theory that learning occurs as an interaction between current know ledge and new experiences.
Zone of Proximal Development
the description for the distance between what a child can do independently and what the child can do with assistance or guidance from a teacher.
Intrinsic motivation
doing activities that an individual finds to be satisfying, enjoyable. or inherently reinforcing.
Extrinsic motivation
reinforcers that are external to the individual.
belief in one's ability to effect change in their environment.
CHC Theory
global theory of intelligence that is based on the concept that all workings and abilities of the brain contribute to an overall General Intelligence (g).
Howard Gardner's Multiple Intelligences
Visual-spatial Intelligence
• Verbal-linguistic Intelligence
• Bodily-kinesthetic Intelligence
• Logical-mathematical Intelligence
• Interpersonal Intelligence
• Intrapersonal Intelligence
• Musical Intelligence
• Naturalistic Intelligence
Behaviorism BF Skinner
that operant conditioning, or the consequences of using words, teaches the behavior of using language to communicate.
Language Acquisition Device
the label for a theoretical specialized part of the brain whose sale function is to develop language.
Constructivism (jean Piaget)
language acquisition as the interaction between previous knowledge and the environment in the process of constructing the meaning of words.
Social Constructivism (Lev Vygotsky)
language and thought as two similar but separate processes.
tests compare the examinee's scores to a standardization sample of same aged peers.
tests do not compare scores to the standardization sample.
ability of a test to reproduce the same scores.
Inter-rater reliability
the amount of consistency between different individuals who are administering and/or scoring the test.
Test-retest reliability
the amount of consistency over time.
Alternate-forms reliability
the consistency of scores between different forms of a test.
Pennsylvania Association for Retarded Children (P.A.R.C.) v. Commonwealth of Pennsylvania
Children with Mental Retardation Must be Provided FAPE
Mills v. Board of Education of District of Columbia (1972)
Children with All Disabilities Must be Provided FAPE, Regardless of Cost
Hobson v. Hansen (1967, 1969)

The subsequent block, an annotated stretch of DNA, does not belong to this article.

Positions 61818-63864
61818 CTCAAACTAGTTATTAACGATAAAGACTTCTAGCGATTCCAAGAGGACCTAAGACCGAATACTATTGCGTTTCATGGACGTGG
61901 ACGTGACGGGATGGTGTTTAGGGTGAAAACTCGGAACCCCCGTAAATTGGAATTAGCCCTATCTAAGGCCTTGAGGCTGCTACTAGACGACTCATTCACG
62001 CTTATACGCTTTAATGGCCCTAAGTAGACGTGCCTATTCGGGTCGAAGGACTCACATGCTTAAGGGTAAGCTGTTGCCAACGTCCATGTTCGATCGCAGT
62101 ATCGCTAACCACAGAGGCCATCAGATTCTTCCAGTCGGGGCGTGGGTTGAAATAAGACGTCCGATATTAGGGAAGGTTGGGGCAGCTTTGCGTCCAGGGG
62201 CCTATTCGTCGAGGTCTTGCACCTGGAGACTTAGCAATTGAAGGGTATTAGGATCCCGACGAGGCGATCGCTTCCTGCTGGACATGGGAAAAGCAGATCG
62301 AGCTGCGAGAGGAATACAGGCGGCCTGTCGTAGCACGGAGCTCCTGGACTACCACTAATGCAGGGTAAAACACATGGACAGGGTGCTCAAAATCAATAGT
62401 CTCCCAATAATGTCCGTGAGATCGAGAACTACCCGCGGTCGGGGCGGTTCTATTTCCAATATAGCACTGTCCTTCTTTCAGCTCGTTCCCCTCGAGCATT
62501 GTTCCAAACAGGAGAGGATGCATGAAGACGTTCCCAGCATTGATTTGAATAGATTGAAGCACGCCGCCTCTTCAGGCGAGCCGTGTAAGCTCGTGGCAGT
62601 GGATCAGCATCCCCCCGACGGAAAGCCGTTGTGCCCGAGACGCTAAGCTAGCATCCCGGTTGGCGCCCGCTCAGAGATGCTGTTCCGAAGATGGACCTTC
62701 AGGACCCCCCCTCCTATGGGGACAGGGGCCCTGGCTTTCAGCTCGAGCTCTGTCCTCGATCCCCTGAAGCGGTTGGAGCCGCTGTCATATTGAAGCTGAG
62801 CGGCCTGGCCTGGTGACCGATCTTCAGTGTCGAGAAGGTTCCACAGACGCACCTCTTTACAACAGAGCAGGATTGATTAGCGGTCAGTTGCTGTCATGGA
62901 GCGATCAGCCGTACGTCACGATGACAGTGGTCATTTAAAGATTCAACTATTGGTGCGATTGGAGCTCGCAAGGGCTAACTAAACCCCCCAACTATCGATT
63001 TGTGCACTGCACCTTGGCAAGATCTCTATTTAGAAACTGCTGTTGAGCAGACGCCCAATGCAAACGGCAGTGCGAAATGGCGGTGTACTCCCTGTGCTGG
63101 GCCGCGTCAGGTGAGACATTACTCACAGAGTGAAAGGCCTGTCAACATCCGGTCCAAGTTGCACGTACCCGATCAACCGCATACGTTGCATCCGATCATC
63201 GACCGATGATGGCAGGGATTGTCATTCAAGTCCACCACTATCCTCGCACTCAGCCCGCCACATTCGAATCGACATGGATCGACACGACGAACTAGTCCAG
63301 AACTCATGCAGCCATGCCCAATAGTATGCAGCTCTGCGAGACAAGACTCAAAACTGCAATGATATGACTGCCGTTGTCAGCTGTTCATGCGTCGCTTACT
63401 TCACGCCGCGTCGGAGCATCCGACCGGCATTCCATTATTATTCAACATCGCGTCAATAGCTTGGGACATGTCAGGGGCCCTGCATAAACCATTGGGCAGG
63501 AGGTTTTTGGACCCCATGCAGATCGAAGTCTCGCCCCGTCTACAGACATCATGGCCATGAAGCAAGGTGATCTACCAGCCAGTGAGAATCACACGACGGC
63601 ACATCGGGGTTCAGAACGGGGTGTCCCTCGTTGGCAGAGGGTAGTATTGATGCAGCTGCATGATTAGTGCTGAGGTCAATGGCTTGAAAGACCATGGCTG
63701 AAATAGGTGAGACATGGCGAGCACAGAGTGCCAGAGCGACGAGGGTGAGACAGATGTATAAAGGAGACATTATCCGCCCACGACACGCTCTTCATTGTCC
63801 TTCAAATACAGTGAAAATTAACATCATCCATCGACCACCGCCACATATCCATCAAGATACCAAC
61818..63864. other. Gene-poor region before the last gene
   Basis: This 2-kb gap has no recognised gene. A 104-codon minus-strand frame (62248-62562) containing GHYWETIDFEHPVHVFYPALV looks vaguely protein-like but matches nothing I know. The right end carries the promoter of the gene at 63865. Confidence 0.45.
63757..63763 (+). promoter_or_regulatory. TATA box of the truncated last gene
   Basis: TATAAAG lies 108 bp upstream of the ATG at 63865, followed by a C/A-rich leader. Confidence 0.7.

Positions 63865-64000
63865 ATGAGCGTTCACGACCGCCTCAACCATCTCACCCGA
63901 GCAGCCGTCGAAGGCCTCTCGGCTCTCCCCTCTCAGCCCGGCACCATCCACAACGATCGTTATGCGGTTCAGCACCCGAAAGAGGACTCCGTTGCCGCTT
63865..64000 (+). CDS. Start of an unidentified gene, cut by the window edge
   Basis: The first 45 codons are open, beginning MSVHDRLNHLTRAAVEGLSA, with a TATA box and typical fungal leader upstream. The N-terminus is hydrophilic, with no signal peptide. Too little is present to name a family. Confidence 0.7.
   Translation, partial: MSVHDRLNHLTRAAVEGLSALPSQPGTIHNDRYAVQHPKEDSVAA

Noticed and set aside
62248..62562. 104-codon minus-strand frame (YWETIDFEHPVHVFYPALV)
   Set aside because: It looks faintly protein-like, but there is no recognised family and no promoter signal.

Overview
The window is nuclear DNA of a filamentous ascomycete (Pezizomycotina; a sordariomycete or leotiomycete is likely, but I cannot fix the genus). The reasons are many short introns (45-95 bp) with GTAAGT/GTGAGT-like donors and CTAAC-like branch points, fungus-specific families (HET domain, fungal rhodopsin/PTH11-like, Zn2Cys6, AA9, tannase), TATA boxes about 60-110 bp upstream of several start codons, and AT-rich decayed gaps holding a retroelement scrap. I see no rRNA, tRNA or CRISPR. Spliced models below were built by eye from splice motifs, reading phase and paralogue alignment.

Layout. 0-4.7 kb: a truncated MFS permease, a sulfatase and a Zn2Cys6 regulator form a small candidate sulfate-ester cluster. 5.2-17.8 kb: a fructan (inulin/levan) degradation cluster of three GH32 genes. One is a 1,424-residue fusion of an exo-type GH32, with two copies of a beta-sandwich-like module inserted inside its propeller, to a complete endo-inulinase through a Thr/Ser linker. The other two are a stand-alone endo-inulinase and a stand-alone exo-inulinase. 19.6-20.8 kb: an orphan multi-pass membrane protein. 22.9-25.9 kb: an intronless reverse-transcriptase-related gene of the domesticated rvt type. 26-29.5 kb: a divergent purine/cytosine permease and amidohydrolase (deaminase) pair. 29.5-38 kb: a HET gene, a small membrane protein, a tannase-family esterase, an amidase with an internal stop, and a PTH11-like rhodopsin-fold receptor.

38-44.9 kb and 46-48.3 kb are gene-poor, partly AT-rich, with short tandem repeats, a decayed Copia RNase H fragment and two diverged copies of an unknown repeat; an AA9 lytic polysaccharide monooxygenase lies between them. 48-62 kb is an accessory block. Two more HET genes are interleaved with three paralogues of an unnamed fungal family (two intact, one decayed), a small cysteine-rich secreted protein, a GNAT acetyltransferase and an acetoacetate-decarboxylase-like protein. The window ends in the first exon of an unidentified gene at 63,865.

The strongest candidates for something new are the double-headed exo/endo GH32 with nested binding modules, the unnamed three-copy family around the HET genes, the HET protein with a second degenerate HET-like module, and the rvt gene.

Banned Placement by Aptitude Testing due to Discriminatory Norming Samples
Diana v. State Board of Education (1970)
Requires Children be Assessed in theirs Primary Language
Guadalupe Organization, Inc. v. Tempe Elementary School District (1972)
Requires a Multifaceted Evaluation in Primary Language
Larry P. v. Riles (1972, 1979, 1984)
Banned IQ Tests for African American Students
Parents in Action in Special Education (P.A.S.E.) v. Hannon (1980)
IQ Tests for African Americans Not likely Discriminatory
Debra P. v. Turlington (1984)
High School Exit Exams and Discrimination against African Americans
Pesce v. J. Sterling Morton High School (1988)
Reporting Suspected Child Abuse Always Trumps Confidentiality
Board of Education of the Hendrick Hudson Central School District v. Rowley (1982)
IDEA Ensures a Beneficial Education, not the Best Possible Education
Tarasoff v. The Regents of the University of California (1974, 1976)
Duty to Warn / Duty to Protect
Tatro v. Irving Independent School District (1984)
The Scope of Required Related Services
Wilhelm Wundt
known as the founder of modern psychology
Arnold Gessell
First person in the United States to officially hold the title of school psychologist.
Functional Behavior assessment
Comprehensive and individualized strategy to identify the purpose or function of a students's problem behaviors.
Curriculum based measurement
Specific forms of criterion referenced assessments in which curriculum goals and objectives serve as the criteria for assessment items.